• If you’re using G-Code, you can send the command G28 to your printer to auto-home it.
  • The BLTouch will scan the print bed and try and determine where Z = 0

Step 3: Find the Z Offset

  • The BLTouch will be at a distance of about Z = 5mm from the printer’s bed.
  • The Z offset is the distance from where the nozzle is currently to the print bed. To find it, you’ll need a piece of paper (a sticky note should do just fine).
  • Place the piece of paper under the nozzle
  • On your printer’s interface, go to Motion > Move axis > Move Z > Move 0.1mm.
  • On some models, this is under Prepare > Move > Move Z
  • Gradually reduce the Z value by turning the knob counter-clockwise. Turn the Z value down until the nozzle grips the paper.
  • You should be able to pull the paper out from under the nozzle with some resistance. This Z value is the Z offset.
  • Note down the Z value

Step 4: Set the Z Offset

  • After finding the value for the Z offset you may need to input it into the printer. In some cases, it will automatically save.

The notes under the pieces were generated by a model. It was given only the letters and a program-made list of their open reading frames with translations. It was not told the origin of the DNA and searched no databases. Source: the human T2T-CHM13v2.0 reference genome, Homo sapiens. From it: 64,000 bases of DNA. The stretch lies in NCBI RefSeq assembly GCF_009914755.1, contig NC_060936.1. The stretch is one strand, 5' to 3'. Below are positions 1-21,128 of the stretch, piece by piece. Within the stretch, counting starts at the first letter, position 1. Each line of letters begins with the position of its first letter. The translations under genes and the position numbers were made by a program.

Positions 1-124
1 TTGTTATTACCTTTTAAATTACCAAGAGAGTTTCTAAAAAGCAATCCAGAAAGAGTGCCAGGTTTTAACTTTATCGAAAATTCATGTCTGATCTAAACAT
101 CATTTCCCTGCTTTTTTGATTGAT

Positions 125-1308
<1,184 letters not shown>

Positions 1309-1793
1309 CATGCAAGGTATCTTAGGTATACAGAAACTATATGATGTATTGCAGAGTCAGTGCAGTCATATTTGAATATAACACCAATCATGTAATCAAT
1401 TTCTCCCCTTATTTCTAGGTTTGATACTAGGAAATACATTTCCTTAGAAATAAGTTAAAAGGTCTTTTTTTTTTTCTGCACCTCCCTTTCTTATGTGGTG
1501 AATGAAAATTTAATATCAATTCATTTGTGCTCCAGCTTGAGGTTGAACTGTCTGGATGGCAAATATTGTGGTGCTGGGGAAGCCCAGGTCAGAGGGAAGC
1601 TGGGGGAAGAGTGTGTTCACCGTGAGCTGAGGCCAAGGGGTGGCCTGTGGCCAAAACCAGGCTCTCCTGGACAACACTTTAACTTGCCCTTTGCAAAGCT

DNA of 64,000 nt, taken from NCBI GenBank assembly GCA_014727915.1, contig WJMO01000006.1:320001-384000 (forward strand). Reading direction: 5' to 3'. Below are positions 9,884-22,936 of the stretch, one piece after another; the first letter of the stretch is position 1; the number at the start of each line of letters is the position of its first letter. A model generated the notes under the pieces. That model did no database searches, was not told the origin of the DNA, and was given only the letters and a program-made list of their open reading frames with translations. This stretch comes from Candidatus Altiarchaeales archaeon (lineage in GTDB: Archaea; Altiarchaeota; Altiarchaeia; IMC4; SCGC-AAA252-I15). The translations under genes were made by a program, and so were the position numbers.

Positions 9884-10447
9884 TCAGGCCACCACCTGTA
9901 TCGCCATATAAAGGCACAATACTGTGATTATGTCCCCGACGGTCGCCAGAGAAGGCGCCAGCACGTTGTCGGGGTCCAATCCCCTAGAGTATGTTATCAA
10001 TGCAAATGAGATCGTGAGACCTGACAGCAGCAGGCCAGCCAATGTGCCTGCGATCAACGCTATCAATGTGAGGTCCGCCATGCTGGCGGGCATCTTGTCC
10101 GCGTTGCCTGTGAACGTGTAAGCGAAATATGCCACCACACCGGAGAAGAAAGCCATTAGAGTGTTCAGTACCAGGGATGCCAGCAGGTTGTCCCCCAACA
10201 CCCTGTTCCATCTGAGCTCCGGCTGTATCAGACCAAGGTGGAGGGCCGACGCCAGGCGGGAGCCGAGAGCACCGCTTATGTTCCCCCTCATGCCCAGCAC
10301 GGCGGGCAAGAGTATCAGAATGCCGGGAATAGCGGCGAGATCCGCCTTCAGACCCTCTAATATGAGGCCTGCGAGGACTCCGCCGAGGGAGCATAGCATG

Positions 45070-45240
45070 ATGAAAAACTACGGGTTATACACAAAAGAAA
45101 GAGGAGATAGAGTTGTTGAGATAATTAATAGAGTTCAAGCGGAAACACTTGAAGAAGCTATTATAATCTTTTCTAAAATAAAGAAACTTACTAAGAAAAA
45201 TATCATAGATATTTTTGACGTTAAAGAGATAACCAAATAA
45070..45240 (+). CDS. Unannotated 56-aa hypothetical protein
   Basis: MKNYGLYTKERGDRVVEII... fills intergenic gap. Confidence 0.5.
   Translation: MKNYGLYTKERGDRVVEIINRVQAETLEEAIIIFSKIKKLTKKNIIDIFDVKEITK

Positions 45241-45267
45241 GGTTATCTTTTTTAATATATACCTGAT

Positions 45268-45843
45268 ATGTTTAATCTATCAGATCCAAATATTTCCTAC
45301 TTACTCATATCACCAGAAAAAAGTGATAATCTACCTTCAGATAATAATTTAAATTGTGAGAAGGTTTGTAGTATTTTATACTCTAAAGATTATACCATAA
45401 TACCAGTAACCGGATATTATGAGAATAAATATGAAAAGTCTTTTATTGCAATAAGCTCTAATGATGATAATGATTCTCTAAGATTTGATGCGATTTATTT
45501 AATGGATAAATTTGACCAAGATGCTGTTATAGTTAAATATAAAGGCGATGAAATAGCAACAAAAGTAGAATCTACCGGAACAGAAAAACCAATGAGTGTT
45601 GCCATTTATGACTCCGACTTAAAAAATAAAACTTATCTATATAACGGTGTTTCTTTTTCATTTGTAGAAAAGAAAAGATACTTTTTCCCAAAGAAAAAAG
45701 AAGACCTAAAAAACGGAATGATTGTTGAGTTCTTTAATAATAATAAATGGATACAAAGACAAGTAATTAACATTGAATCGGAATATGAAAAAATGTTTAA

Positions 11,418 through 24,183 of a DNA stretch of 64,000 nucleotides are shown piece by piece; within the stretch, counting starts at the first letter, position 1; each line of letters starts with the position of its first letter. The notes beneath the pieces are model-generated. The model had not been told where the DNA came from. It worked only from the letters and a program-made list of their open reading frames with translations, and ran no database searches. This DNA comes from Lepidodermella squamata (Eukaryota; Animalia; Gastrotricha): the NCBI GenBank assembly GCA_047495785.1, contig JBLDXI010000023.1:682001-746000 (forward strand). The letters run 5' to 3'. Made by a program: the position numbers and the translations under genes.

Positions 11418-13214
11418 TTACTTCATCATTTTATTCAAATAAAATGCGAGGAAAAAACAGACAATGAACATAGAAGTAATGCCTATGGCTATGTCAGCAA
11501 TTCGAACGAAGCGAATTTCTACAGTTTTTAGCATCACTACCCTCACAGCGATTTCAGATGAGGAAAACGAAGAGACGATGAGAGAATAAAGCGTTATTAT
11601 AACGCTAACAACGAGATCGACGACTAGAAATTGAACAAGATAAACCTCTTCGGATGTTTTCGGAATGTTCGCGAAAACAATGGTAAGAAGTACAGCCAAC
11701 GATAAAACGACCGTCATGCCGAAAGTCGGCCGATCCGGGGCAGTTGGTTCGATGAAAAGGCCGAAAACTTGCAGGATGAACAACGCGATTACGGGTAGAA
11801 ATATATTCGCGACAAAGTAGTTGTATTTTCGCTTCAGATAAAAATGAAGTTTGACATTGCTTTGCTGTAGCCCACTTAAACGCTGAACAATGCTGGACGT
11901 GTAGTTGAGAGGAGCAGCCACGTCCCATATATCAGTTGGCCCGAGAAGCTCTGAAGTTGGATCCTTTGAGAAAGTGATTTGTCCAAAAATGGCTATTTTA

• ON newer models, go to Prepare > Z offset and input the value you’ve gotten there.
  • On older models, you can go to the Main screen > Configuration > Probe Z offset and input the value.
  • If you’re using G-Code, you can use the command G92 Z [input the value here].
  • Note: The square brackets in front of the Z offset is very important. Don’t leave it out.

Step 5: Save the Z Offset to the Printer’s Memory

  • It’s important to save the Z offset to avoid resetting the value when you turn off the printer.
  • On older models, go to Main > Configurations > Store Settings.
  • You can also end the G-Code command M500.

Step 6: Re-Level the Bed

  • You want to manually re-level the bed one last time so that all the four corners are at the same height physically

Well, we’ve reached the end of the article! You can use the methods above to configure your 3D printer Z-axis so you can get accurate prints consistently.

Just make sure other parts of your printer, like the extruder’s flow rate, are in proper order before making these adjustments. Good Luck!